24 Jun The art of comedy achieves deep penetration in social consciousness (ALAIN DE BOTTON).
In his The Joke and Its Relation to the Unconscious (1905), Freud wrote, ‘A joke will allow us to exploit something ridiculous in our enemy which we could not, on account of obstacles in the way, bring forward openly or consciously.’ Through jokes, Freud continued, critical messages ‘can gain a reception with the hearer which they would never have found in a non-joking form … [which is why] jokes are especially favoured in order to make criticism possible against persons in exalted positions’
That said, not every exalted person is ripe for comic treatment. We rarely laugh at a doctor performing an important surgical operation. Yet we may laugh at a doctor who, after an operation, returns home and intimidates his wife and daughters by talking to them in pompous medical jargon. We laugh at what is unwarranted and disproportionate. We laugh at kings whose self-image has outgrown their worth, whose goodness has not kept up with their power. We laugh at high-status individuals who have forgotten their humanity and are abusing their privileges. We laugh at, and through our laughter criticize, evidence of injustice and excess.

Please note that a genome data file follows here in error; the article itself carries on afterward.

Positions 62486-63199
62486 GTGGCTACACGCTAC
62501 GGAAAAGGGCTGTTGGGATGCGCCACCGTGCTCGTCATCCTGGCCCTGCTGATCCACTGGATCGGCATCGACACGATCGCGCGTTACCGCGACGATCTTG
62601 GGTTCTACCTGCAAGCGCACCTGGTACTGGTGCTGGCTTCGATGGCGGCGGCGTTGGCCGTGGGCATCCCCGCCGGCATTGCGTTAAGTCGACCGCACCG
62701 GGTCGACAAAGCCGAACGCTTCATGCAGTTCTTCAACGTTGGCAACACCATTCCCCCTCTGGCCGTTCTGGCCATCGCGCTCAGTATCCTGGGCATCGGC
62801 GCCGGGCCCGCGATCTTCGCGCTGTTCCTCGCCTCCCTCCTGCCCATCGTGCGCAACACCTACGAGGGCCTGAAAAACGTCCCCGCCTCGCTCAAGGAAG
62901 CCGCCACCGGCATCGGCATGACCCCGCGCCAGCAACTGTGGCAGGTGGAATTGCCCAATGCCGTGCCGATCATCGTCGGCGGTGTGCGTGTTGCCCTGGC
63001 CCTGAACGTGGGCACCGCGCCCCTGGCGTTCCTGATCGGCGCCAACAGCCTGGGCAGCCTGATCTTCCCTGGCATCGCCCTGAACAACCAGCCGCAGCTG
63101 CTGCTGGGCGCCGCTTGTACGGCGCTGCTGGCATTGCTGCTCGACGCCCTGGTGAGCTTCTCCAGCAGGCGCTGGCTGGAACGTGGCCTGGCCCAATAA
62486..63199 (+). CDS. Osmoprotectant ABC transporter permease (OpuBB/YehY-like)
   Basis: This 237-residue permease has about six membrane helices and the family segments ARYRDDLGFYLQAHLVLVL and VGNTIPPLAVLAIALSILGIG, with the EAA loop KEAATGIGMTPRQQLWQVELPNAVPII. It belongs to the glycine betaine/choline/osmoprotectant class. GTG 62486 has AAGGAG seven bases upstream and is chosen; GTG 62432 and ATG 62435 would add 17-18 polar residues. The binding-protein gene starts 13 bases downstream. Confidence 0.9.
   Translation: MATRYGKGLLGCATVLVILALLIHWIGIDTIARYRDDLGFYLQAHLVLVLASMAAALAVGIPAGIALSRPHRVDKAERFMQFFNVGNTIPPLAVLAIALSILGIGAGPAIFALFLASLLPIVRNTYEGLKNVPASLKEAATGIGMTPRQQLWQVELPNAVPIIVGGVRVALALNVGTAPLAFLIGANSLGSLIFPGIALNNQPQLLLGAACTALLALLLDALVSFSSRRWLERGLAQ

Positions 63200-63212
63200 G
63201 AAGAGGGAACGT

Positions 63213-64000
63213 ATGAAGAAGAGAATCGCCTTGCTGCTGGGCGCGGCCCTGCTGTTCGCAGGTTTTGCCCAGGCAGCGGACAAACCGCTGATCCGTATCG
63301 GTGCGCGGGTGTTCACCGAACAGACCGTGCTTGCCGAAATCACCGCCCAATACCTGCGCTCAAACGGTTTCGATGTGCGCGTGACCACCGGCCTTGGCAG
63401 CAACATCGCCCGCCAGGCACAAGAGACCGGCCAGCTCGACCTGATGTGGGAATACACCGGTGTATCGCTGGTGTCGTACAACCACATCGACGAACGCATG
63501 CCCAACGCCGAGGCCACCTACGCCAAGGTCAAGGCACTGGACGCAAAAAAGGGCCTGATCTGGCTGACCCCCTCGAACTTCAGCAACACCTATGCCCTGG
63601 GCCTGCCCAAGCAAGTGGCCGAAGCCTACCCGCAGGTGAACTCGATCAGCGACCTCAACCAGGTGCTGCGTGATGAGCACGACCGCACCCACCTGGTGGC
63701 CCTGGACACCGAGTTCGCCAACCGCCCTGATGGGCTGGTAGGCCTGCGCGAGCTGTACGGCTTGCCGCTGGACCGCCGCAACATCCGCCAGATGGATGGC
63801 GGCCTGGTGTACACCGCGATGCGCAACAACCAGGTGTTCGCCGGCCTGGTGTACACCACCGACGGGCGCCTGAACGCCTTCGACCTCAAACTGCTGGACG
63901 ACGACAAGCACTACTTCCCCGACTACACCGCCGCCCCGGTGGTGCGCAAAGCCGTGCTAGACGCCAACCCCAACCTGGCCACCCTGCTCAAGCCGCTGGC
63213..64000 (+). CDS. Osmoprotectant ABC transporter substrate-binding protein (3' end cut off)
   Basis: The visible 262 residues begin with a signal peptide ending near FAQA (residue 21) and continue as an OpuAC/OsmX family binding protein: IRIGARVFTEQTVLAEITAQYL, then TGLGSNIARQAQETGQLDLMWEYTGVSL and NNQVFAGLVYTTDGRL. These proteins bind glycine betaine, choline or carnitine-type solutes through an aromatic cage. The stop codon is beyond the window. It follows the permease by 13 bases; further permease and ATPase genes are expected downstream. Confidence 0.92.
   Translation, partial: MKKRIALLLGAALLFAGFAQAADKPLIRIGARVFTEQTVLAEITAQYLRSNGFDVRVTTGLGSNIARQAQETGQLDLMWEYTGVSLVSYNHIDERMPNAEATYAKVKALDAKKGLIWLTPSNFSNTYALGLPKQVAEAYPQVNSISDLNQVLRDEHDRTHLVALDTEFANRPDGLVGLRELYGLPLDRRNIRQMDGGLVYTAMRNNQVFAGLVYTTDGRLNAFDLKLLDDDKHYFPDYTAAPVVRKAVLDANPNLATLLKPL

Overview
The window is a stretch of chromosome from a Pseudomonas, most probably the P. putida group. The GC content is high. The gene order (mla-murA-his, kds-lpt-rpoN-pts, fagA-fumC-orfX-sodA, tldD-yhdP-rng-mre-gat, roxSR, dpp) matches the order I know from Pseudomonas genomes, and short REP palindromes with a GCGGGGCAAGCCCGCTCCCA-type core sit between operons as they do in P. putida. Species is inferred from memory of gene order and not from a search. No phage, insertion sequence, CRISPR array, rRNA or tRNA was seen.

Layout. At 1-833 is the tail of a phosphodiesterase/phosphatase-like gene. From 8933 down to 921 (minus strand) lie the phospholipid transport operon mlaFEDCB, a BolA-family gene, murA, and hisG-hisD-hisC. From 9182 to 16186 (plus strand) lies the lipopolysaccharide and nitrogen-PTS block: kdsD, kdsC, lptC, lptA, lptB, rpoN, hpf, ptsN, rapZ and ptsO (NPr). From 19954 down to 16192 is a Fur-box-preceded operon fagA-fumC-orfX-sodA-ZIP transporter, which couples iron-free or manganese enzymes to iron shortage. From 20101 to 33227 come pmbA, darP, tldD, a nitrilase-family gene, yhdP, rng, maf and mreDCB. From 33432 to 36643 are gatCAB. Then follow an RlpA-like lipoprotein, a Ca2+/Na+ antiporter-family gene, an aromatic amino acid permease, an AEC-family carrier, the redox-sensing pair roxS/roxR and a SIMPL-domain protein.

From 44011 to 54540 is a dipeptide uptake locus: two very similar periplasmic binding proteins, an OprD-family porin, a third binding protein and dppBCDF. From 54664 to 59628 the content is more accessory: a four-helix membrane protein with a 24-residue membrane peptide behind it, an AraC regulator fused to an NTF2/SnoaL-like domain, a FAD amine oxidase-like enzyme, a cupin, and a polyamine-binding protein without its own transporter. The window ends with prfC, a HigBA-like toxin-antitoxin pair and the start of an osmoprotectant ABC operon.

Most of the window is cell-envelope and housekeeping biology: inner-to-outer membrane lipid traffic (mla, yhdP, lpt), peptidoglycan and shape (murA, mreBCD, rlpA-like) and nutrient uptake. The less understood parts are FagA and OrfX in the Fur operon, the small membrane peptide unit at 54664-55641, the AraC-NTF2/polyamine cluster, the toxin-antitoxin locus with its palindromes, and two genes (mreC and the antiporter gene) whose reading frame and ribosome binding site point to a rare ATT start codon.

In the hands of the best comics, laughter hence acquires a moral purpose, jokes become attempts to cajole others into reforming their characters and habits. Jokes are a way of sketching a political ideal, of creating a more equitable and saner world. As Samuel Johnson saw it, satire is only another way, and a particularly effective one, of ‘censuring wickedness or folly’. In the words of John Dryden, ‘the true end of satire is the amendment of vices’.
History reveals no shortage of jokes attempting to amend the vices of highstatus groups, to shake the mighty from pretension or dishonesty.
In late eighteenth-century England it became fashionable for wealthy young women to wear colossal wigs. Cartoonists offended by the absurdity of the trend quickly produced drawings that amounted to a safe way of telling these women to come to their senses – a message that, as Freud recognized, would have been hard for a cartoonist to convey directly when the objects of his criticism owned large tracts of the realm.
Alain de Botton